When the books arrived, I took some time to look through them, but realized that there really isn't much prep work involved. It appeared to be pretty much open and start reading. SCORE! The only thing I did was flip to the experiment supply list and start collecting the items we needed for the first week and read through the "How to use this book" section in the front of the book.
The book is written as if the author, Jeannie Fulbright, is talking directly to the student. It was easy to just pick up and start reading and it explained it to ME as I was reading it to them. ;) It is all clearly Bible based and intent on teaching the kids about the wonderful world that God made. She doesn't speak above the kids level, but doesn't talk down to them either. I would love to have her actually sitting here teaching my kids, but this is a good substitute. ;)
I read each section aloud while P colored in her journal and T took notes (and doodled) in his. After we finished a section, I had P (and T if he had missed any) write the "vocab" words and definitions in her journal and do a little illustration of each one. There are so many experiments sprinkled in each chapter that really helped bring the science to life. Most of the supplies were common household items that we had laying around. It was great and the kids loved it. After the first day, P woke up wanting to do science first because "it was her favorite." They both made lava lamps and took them to CC to use as their presentations for the day.
We started out using the daily schedule in the notebooking journals, but ended up tweaking it a little. It has each lesson divided into two weeks. Because the kids loved it to much (and to get through more chapters to get a better feel for the review), we did this four days a week (CC on Mondays so didn't do it then) instead of two like suggested so split each day up. The time we spent on science varied a little, depending on the assignment. Normally, I would read a few pages to them and then we would stop at the "try this" sections and do several experiments or activities. It took us around 45 minutes a day with the reading, experimenting, and discussing.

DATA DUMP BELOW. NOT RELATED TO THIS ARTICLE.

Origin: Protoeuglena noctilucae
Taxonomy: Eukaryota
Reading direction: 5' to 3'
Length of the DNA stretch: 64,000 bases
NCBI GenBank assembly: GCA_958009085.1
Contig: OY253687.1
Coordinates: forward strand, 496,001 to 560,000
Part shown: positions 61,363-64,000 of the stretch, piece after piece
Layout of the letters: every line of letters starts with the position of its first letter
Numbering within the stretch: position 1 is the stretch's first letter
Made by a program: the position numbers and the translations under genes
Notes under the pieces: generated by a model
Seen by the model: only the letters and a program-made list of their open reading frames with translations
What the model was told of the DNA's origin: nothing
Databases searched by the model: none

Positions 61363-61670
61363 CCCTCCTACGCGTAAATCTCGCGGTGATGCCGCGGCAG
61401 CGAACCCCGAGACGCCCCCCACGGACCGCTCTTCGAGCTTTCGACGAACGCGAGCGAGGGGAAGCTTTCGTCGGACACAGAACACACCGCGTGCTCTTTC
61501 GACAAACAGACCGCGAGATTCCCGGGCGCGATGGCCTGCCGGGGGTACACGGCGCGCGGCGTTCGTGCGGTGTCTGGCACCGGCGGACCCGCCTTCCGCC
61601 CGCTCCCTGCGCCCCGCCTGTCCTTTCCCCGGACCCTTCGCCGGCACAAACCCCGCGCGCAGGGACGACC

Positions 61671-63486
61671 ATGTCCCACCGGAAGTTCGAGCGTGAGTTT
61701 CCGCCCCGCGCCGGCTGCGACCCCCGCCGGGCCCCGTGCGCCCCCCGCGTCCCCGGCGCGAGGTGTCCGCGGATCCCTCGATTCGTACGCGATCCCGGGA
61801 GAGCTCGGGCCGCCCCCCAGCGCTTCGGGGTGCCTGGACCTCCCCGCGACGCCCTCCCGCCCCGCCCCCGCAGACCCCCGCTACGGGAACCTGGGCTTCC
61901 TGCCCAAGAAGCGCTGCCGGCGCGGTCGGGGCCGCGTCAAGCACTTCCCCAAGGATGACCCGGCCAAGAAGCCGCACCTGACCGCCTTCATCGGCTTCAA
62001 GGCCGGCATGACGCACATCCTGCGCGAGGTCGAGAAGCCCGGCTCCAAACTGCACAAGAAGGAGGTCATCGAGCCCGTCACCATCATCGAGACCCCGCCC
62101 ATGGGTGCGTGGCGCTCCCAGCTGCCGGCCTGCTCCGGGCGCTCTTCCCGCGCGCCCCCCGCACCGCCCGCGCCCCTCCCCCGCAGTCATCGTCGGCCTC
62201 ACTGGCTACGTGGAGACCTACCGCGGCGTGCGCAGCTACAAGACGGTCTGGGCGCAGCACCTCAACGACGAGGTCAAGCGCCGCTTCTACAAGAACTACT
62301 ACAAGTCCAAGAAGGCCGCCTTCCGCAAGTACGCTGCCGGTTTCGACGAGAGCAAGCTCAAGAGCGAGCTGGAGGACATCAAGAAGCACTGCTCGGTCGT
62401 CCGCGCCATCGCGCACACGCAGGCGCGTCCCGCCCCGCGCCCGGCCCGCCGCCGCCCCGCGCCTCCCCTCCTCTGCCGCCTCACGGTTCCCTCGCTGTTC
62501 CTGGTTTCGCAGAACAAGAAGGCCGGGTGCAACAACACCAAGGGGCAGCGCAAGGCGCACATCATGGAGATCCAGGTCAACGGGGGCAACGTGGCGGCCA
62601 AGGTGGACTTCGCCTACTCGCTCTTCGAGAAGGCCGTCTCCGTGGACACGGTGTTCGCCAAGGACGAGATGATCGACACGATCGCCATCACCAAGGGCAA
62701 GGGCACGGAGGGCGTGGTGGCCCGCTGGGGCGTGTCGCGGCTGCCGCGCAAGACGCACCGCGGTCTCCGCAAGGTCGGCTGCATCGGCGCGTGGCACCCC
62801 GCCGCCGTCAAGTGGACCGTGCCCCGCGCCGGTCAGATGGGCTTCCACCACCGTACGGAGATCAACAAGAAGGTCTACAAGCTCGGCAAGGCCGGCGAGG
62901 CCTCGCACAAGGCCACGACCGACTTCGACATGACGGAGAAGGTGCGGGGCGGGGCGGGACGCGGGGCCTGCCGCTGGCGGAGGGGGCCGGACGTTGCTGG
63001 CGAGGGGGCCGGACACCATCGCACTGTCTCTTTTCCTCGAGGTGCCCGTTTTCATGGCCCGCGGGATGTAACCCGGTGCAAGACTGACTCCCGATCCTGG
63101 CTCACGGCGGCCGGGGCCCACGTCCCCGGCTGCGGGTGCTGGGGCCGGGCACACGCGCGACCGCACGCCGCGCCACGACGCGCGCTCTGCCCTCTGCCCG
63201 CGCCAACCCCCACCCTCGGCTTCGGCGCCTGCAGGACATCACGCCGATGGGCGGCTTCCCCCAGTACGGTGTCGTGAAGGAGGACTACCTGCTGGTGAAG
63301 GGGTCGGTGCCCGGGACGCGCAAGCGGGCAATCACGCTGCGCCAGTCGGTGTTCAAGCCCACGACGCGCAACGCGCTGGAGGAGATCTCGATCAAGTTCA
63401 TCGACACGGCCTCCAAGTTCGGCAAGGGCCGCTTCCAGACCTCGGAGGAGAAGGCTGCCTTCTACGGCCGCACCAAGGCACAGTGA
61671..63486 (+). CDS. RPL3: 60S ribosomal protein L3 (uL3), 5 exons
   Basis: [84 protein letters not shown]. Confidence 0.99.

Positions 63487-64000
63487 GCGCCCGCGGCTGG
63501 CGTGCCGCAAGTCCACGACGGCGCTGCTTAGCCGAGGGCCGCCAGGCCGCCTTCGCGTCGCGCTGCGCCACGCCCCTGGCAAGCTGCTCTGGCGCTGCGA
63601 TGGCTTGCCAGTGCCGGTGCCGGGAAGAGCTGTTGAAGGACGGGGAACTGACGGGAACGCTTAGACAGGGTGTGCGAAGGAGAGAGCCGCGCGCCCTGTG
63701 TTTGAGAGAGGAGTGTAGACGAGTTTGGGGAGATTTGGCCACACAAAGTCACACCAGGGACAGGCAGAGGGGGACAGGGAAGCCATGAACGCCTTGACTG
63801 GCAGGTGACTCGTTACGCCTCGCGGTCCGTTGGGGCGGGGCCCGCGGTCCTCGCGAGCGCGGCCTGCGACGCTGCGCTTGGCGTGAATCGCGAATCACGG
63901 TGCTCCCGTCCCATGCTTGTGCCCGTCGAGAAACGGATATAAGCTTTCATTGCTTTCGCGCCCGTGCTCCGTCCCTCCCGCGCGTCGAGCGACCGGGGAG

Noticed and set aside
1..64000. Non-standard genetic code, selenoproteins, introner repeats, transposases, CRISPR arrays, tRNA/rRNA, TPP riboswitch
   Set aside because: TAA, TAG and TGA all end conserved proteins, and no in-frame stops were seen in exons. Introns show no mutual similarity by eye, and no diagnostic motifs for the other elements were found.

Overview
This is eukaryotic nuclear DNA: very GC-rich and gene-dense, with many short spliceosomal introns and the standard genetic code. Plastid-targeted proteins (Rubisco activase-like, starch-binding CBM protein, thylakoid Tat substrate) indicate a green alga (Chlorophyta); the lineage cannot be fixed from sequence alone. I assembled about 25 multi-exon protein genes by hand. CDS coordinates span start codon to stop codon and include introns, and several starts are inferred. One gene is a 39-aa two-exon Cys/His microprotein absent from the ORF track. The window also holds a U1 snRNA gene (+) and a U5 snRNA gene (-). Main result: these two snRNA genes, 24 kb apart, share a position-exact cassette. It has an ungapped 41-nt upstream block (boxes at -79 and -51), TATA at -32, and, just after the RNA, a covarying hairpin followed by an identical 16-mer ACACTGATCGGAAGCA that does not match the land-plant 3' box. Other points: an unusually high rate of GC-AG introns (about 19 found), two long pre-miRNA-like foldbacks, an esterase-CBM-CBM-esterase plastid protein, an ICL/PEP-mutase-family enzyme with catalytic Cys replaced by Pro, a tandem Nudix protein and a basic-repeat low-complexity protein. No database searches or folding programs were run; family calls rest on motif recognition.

Then we would do something in the notebook. Sometimes that was copying a scripture (loved that they have it in both print and cursive...I had them do both, but on two different days during the week), doing a crossword, or making a little flap book with their words and definitions in them. P's Junior Notebook has color pages in it, which she colored while I was reading each day.
When they finished the first lesson, they were supposed to write a play on Archimedes. Captain C had just studied Archimedes so he was able to jump in and help them with this. It was really cute. I keep meaning to have them redo it so I can video it and share it. T called dibs on getting to jump out of the tub naked and yell, "Eureka!" and run through the house. We all agreed that was a good role for him...IF he put a towel around his waist. Crazy kid. Here we were pretending the Little People were Archimedes as we were seeing how different things displace the water.
Each of their notebooking journals had different, age appropriate activities in them. The basic ideas were the same in each of them though so it was easy to teach off both of them. The kids didn't mind when they had to do different things and I only heard one time that "it isn't fair" that P had color sheets and T didn't. ;) The biggest difference is in the size of space available for writing. The junior notebook has wider lines, with dashes in the middle and the normal notebook just has plain lines. Sometimes P had a word search instead of a crossword puzzle, but nothing too drastically different.
We loved this science curriculum. I have no complaints at all about the content of the program. I love having God centered lessons and the kids retained what they learned. There really was only one thing that bugged me....the words are printed too close to the center of the book. I know that is petty and silly but it bugged me everyday when I was reading to have to "scroll" over (aka...squish the book down) to see it all.
I highly recommend this to anyone with kids ages 6-13. I think it can actual go for older as the material is so good and thoroughly taught. I'm looking forward to continuing through the book and notebooks until we finish it in the spring.
The textbook costs $39.00 and each of the journals were $24.00. I like that there is no teacher's guide to worry about and there is so much to do in the books that this will easily cover a full year of science. Read what other great TOS reviewers have to say about their experiences with Apologia by clicking the banner below.